Thursday, April 15, 2010

Split This Rock Poem-of-the-Week: John Murillo

Enter the Dragon

.....Los Angeles, California, 1976

For me, the movie starts with a black man
Leaping into an orbit of badges, tiny moons

Catching the sheen of his perfect black afro.
Arc kicks, karate chops, and thirty cops

On their backs. It starts with the swagger,
The cool lean into the leather front seat

Of the black and white he takes off in.
Deep hallelujahs of moviegoers drown

Out the wah wah guitar. Salt & butter
High-fives, Right on, brother! And Daddy

Glowing so bright he can light the screen
All by himself. This is how it goes down.

Friday night and my father drives us
Home from the late show, two heroes

Cadillacking across King Boulevard.
In the car’s dark cab, we jab and clutch,

Jim Kelly and Bruce Lee with popcorn
Breath, and almost miss the lights flashing

In the cracked side mirror. I know what’s
Under the seat, but when the uniforms

Approach from the rear quarter panel,
When the fat one leans so far into my father’s

Window I can smell his long day’s work,
When my father—this John Henry of a man—

Hides his hammer, doesn’t buck, tucks away
His baritone, license and registration shaking as if

Showing a bathroom pass to a grade school
Principal, I learn the difference between cinema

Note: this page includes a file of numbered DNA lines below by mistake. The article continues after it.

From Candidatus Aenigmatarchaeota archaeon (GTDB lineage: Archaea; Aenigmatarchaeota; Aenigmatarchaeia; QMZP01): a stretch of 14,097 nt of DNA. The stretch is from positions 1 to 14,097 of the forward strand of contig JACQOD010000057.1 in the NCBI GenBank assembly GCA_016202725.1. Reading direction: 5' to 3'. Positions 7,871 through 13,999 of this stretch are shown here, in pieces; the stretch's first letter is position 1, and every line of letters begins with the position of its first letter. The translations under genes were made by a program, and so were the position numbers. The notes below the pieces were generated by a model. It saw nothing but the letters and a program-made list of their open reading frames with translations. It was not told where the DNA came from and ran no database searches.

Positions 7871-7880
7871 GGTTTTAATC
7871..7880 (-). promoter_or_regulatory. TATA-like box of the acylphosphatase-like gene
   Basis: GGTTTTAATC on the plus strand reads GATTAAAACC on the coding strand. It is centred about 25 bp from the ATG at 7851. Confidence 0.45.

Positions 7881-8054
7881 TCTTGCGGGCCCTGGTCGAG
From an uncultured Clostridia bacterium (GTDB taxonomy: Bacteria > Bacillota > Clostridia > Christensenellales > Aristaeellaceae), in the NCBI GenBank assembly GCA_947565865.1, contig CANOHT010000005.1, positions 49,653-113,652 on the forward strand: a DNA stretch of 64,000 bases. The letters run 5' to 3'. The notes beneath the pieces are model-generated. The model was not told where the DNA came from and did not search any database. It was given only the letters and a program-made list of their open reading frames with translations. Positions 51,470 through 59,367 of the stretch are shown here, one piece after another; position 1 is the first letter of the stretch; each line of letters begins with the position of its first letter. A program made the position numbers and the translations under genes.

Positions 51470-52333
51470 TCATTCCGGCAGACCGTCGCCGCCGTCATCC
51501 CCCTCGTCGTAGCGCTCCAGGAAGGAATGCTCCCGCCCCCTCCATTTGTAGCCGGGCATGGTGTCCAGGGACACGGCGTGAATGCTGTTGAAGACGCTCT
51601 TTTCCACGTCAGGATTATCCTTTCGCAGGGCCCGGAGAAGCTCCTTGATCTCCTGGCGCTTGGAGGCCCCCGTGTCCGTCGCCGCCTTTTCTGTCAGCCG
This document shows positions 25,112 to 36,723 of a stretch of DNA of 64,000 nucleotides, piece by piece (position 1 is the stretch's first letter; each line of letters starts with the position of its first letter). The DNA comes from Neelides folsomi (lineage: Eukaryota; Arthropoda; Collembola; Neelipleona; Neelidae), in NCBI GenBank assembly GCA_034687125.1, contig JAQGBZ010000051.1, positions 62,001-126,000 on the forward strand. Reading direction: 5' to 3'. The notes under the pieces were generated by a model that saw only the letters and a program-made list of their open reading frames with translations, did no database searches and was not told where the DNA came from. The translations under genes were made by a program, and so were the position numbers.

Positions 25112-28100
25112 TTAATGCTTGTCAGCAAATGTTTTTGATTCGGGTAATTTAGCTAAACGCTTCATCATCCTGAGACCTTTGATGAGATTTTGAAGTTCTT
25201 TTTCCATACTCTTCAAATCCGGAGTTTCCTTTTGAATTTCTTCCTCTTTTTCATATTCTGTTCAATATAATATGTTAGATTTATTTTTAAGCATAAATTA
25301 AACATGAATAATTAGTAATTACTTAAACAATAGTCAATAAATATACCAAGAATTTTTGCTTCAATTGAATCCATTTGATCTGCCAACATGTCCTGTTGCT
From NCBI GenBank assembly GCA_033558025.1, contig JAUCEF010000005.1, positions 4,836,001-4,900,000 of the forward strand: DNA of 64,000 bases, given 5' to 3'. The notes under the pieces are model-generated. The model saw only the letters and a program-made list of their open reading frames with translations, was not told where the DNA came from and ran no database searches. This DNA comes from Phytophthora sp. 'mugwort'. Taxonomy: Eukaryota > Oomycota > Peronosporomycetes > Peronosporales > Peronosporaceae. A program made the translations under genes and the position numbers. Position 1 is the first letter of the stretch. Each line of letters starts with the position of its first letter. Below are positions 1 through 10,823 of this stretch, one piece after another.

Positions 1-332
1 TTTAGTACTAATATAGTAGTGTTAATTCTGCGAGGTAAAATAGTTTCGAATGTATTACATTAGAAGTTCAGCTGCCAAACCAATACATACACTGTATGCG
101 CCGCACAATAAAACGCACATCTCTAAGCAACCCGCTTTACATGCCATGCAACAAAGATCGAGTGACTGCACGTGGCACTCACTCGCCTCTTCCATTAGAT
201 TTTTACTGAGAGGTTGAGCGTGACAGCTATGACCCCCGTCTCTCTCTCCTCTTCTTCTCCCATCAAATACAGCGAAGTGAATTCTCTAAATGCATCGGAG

And city, between the moviehouse cheers
Of old men and the silence that gets us home.

-John Murillo

From Up Jump the Boogie (Cypher Books, 2010). Used by permission.

John Murillo is the current Jay C. and Ruth Halls Poetry Fellow at the Wisconsin Institute for Creative Writing. A graduate of New York University's MFA program in creative writing, he has also received fellowships from Cave Canem, the New York Times, and the Fine Arts Work Center in Provincetown, Massachusetts. He is a two-time Larry Neal Writers Award winner, a former instructor with DCWritersCorps, and the author of the poetry collection, Up Jump the Boogie.

Murillo appeared on the panel Aqui Estamos: A Sampling of Poetry from the Inaugural Acentos Poetry Festival during Split This Rock Poetry Festival: Poems of Provocation & Witness 2010.

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Alexandra van de Kamp said...

Great poem! I love the "orbit of badges" and other wonderful metaphors that get the reader into this childhood atmosphere at the movie theater. Then, we witness another kind of "theater" in the darkness of the car ride home and the father's trepidation before the police. Compelling, intimate details bring home this painful moment of recognition for the child/adult narrator and the difference between cinema and the real power and racial struggles in our world. We want our parents to be heroes always and forever and sometimes they simply cannot be.

Sarah Browning said...

Terrific comment, Alexandra. I love this poem, too!